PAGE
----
In Vivo Diagnostics

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Chapter: Pharmaceutical Microbiology : The Manufacture And Quality Control Of Immunological Products

The most widely used of these are the tuberculins employed to detect sensitization by mycobacterial proteins and hence the possible presence of infection. These are prepared by growing approved strains of M. tuberculosis (or M. bovis or M. avium in preparations intended for veterinary use) in a protein-free medium for several weeks.


IN VIVO DIAGNOSTICS

 

A)                 Preparation

 

The most widely used of these are the tuberculins employed to detect sensitization by mycobacterial proteins and hence the possible presence of infection. These are prepared by growing approved strains of M. tuberculosis (or M. bovis or M. avium in preparations intended for veterinary use) in a protein-free medium for several weeks. The culture is then steamed for a prolonged period to kill surviving bacteria and to facilitate release of tuberculoproteins from the cells. The culture supernatant is recovered by centrifugation and further concentrated by evaporation and sterile filtered to make a product known as Old Tuberculin. The crude material may then be standardized against a reference preparation by titration in the skin of guinea-pigs sensitized to M. tuberculosis. In practice, further purification is usually performed by precipitation with trichloracetic acid or other protein precipitant to produce purified protein derivative, which is standardized by in vivo assay. Concentrated preparations containing 100 000 IU/ml are used to formulate working strengths such as 1000, 100 or 10 IU/ml. These have to be diluted in a medium containing a Tween surfactant to reduce adsorption to glass. The concentrated material can be used for intradermal testing by a multiprong device such as the Heaf or Tine method.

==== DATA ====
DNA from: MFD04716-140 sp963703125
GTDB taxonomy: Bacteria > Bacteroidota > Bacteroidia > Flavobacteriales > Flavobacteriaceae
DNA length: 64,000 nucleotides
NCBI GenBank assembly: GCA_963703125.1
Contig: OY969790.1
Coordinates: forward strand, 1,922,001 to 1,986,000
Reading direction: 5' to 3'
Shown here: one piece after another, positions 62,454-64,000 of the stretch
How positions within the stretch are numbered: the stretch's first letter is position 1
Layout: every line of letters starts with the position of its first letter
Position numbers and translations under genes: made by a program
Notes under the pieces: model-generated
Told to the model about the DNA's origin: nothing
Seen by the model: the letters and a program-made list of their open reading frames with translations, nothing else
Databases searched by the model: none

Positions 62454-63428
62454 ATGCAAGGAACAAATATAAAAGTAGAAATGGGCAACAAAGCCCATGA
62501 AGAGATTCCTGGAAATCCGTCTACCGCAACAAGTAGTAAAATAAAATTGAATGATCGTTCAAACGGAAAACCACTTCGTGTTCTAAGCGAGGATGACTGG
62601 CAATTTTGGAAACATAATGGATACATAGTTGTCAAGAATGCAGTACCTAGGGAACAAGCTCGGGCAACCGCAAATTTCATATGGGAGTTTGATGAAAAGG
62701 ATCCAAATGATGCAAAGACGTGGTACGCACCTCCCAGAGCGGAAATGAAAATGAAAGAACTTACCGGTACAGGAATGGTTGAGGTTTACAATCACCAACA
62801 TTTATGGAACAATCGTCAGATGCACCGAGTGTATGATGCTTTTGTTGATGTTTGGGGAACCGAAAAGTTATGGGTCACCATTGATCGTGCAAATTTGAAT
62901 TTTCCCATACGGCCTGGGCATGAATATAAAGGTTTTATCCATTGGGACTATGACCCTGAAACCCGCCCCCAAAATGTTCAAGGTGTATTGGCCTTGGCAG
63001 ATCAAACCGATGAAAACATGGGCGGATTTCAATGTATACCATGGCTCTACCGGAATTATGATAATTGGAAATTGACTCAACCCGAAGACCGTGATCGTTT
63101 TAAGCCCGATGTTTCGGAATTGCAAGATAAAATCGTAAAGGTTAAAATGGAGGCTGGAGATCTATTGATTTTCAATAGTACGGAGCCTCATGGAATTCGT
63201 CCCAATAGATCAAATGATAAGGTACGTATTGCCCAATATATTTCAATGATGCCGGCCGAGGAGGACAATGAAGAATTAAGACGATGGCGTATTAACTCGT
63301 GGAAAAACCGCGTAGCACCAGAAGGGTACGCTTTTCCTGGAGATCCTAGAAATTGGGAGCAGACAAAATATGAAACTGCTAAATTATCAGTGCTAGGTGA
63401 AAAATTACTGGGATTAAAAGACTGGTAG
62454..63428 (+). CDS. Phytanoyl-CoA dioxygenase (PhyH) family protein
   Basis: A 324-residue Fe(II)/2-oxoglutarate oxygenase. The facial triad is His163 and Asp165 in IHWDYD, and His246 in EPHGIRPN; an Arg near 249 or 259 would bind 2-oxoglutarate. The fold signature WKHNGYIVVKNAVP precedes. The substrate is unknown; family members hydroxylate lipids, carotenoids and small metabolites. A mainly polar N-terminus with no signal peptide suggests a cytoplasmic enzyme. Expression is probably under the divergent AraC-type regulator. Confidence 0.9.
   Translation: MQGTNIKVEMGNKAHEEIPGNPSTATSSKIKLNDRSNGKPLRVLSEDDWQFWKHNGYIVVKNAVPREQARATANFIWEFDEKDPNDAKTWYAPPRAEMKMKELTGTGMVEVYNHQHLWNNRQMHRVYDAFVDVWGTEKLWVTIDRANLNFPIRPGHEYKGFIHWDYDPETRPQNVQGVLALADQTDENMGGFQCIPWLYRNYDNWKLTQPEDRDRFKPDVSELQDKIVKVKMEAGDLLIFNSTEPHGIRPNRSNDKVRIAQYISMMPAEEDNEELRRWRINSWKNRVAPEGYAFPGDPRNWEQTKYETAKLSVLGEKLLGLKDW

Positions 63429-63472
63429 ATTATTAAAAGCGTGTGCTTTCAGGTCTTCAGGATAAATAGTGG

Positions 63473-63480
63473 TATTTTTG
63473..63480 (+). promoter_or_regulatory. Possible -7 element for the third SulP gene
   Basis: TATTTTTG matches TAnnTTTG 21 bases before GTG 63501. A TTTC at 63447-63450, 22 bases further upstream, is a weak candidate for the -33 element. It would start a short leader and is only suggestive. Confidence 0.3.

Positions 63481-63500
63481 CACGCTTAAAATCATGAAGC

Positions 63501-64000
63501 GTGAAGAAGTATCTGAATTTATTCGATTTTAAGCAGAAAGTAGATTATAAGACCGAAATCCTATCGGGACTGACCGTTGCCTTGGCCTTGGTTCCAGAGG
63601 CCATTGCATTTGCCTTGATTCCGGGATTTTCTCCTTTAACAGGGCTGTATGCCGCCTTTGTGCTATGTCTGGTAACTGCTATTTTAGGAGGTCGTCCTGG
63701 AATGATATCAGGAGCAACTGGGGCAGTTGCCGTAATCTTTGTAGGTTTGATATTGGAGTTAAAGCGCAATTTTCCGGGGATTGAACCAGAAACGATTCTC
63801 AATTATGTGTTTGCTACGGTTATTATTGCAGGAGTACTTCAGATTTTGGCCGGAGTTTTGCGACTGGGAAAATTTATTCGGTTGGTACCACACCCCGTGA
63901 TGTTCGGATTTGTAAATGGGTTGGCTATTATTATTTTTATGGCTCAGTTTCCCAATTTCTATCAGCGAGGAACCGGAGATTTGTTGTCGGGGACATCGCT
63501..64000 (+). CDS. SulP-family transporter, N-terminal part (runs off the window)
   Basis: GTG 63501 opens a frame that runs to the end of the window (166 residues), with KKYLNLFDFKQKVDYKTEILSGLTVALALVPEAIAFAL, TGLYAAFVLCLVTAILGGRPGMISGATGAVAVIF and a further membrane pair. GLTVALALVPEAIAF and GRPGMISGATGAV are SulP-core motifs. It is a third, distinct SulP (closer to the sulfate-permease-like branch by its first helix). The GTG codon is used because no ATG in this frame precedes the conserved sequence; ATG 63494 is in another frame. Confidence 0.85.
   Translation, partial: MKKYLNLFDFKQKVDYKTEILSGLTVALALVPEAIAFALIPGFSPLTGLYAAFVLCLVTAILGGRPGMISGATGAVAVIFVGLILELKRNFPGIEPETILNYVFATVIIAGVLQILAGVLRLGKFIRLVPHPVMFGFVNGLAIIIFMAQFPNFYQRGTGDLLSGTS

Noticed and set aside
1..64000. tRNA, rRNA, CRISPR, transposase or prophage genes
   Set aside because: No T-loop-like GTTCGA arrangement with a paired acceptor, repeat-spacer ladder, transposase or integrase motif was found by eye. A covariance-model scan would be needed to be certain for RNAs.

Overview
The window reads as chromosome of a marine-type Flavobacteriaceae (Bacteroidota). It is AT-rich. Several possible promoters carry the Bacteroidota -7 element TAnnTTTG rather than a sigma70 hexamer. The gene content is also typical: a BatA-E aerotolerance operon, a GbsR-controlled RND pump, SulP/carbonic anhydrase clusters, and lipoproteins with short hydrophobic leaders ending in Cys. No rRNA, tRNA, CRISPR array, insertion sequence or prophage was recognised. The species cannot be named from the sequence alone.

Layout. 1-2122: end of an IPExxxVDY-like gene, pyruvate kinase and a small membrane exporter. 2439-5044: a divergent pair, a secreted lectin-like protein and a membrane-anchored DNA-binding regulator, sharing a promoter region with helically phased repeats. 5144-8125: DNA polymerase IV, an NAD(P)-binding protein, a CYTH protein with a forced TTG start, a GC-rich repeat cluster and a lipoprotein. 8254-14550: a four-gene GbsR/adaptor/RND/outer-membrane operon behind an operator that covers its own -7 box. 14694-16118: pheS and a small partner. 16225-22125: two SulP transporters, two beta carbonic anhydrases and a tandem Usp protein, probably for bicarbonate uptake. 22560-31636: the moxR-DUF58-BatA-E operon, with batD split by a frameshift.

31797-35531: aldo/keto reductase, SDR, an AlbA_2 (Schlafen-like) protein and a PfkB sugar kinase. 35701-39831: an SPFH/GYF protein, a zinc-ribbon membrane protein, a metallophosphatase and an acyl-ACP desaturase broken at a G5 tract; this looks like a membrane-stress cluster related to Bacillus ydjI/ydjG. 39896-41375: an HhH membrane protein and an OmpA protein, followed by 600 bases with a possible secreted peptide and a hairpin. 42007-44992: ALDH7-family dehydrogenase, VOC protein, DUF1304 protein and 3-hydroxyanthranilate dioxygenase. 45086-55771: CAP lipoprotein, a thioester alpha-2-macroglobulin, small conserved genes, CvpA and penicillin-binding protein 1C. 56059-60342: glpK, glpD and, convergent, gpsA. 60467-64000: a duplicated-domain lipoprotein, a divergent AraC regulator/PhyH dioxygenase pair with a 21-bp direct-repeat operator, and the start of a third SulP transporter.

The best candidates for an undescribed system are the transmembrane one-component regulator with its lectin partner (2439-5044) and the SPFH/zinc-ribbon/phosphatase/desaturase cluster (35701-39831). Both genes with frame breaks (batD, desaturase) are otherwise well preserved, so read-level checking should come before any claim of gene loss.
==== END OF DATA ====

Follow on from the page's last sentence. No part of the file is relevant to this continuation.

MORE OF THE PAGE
B)    Quality Control

 

Apart from standardization of potency, which also serves as an identity test, the material must be checked for sterility and for the absence of viable mycobacteria. Because of their slow growth the latter may not be detected by conventional sterility tests and it is usual to perform check tests by guinea pig inoculation, or by prolonged culture on Lowenstein–Jensen medium. The product is also checked for absence of reactogenicity in unsensitized guinea-pigs and if required by the regulatory authority, for abnormal toxicity.

 

Analogous intradermal test reagents such as mallein, histoplasmin and coccidioidin, are produced by similar methods. Their use has declined, however, as they, like the tuberculin test, detect previous exposure and sensitization to the antigens of the agent but not necessarily active infection.

 

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